Majoring in Good Credit: Teaching Credit Card Smarts to College Students
Parents need to have several important conversations with college-bound kids, from personal safety on campus to reminding them about eating right. One talk many parents overlook is the importance of managing credit while in college, and how credit use while in school can affect a student’s financial well-being after graduation.
Some parents who skip the talk may assume their children learned about personal finance and credit in high school. But in 2014, only 19 states required high school students to take a course in personal finance, according to the Council for Economic Education. It’s important parents bring credit education home, before their children begin using credit in college.
Here are some talking points to get you started:
1. How Youth Affects Credit
Being young is both an advantage and disadvantage when it comes to credit management. On one hand, the typical college student starts out with a credit report that’s a blank slate – meaning he or she has the opportunity to begin establishing a good credit history. Good credit habits will show up on their report, making it easier to improve their credit scores over time. Conversely, because they have little to no credit history, it may be difficult for college kids to secure needed credit at favorable rates and terms.
2. How Credit Card Use Can Affect Your Credit Scores
Decades ago, credit card companies could enroll students by marketing on college campuses. Unfortunately, students gaining first-time access to credit didn’t always have the education and experience they needed to make good credit decisions. The Credit CARD Act of 2009 prohibited credit card issuers from marketing on college campuses, but a credit card for college students isn’t necessarily a bad idea. Smart credit card use – making small purchases and paying them off right away – can help students establish a positive credit history. Help your college student understand that good credit card behaviors count in his favor, and that bad ones – such as running up a high credit card balance – can negatively affect his credit.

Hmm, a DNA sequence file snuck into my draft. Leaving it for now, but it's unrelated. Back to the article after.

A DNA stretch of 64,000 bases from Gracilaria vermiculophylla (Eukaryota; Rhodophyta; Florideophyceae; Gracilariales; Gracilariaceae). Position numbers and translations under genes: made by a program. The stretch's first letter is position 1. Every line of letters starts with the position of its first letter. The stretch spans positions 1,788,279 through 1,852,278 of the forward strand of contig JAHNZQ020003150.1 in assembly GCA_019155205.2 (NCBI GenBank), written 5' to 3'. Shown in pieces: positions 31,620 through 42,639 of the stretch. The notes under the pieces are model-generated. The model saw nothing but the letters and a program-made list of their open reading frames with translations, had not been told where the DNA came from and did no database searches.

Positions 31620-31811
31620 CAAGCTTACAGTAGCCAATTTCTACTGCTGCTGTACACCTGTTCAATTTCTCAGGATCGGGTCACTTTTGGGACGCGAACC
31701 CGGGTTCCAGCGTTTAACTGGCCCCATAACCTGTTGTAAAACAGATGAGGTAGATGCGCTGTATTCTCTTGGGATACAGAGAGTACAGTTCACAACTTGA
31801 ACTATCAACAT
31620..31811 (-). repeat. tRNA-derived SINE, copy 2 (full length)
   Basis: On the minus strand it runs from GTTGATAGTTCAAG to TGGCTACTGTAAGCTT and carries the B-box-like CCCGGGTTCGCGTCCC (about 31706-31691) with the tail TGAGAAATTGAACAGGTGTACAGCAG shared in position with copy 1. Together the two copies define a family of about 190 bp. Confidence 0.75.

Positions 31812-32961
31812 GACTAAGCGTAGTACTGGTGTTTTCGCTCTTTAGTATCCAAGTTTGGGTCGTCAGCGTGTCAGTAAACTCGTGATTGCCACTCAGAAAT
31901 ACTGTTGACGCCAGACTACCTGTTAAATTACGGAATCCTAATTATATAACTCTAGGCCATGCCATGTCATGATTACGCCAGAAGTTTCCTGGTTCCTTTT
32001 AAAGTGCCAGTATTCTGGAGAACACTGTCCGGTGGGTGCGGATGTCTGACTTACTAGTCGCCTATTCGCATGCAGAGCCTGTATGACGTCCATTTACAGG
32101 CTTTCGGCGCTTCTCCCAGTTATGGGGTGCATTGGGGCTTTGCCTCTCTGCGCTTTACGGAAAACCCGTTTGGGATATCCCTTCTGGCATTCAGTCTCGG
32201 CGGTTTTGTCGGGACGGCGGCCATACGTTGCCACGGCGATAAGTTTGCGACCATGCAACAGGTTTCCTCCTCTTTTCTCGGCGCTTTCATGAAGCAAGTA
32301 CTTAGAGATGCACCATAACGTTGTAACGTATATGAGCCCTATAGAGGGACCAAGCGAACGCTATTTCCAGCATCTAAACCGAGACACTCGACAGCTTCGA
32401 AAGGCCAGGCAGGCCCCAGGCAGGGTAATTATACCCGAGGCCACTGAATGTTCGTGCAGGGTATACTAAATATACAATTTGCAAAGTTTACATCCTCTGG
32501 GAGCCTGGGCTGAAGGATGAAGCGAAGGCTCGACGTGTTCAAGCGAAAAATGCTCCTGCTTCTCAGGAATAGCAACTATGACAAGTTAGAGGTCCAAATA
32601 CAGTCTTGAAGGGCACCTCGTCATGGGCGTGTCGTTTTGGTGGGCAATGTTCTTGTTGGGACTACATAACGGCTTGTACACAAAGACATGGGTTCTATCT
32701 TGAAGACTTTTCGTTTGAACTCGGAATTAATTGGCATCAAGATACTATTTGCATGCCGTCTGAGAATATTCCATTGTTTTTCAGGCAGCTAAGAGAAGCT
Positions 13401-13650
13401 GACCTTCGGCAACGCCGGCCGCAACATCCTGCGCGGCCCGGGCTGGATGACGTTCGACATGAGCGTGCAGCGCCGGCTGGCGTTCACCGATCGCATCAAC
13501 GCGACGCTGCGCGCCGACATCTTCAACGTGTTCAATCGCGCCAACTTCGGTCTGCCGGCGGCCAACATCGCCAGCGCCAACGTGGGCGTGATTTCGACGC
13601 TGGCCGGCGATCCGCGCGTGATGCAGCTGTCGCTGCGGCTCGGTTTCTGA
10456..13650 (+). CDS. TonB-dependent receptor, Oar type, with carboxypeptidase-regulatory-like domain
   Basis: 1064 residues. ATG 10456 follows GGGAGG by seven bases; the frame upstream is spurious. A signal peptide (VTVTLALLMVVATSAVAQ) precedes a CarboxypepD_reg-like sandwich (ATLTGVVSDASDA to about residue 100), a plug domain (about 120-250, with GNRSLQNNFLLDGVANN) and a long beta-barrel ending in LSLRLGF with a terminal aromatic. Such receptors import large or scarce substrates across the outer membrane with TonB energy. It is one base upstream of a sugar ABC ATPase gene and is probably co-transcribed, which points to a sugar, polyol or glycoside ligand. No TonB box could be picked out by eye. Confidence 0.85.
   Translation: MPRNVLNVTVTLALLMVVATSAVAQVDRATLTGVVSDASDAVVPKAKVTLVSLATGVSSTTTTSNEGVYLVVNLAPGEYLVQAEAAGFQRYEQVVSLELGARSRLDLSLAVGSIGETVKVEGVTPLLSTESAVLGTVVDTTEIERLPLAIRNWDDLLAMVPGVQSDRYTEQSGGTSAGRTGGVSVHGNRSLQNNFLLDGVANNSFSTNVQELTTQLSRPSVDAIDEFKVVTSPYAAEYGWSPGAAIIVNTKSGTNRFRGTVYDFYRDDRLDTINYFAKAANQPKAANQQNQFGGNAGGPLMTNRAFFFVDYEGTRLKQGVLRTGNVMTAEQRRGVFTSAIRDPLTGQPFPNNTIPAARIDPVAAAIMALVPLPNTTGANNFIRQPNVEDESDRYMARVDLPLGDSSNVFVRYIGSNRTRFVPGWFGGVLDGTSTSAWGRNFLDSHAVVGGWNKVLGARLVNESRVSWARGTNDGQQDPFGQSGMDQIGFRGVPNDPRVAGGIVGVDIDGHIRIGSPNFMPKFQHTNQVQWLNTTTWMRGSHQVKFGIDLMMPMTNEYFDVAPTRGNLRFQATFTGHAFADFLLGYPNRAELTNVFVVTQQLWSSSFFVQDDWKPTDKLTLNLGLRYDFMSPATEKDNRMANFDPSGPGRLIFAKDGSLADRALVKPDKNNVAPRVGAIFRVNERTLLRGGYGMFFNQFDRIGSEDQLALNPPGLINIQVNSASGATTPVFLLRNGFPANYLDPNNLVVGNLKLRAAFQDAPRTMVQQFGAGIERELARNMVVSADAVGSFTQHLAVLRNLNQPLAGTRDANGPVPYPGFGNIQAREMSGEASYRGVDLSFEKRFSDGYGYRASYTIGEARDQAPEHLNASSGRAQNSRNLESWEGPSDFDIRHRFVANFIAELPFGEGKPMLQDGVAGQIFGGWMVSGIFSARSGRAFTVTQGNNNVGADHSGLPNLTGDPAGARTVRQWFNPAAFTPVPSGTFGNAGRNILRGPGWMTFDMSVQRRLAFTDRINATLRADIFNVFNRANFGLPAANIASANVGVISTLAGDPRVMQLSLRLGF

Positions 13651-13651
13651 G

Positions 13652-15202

3. When You Should Use Credit Cards, and When You Shouldn’t
Sometimes, using a credit card is to your advantage. For example, when making online purchases or buying big-ticket items, using a credit card adds an extra layer of protection. However, students shouldn’t use credit cards for everyday purchases like a cup of coffee and pizza, nor should they use the card if they know they won’t be able to pay off the entire balance when the statement arrives. It’s smart to use credit cards wisely when you’re trying to establish a credit history, but not so good if you already have significant debt on your credit report.
4. Think of a Credit Score Like Your GPA.
Achieving a good grade-point average takes time; you have to start in your freshman year and consistently get good grades to build up your GPA. Your credit scores work in much the same way. You need to invest time and effort into working toward good credit scores by practicing smart credit use – and especially good credit card habits – throughout your college years. And just as your great final GPA will look impressive to potential employers when you job-hunt after graduation, good credit scores will reflect favorably on your creditworthiness after graduation, when you apply for your first auto loan or mortgage.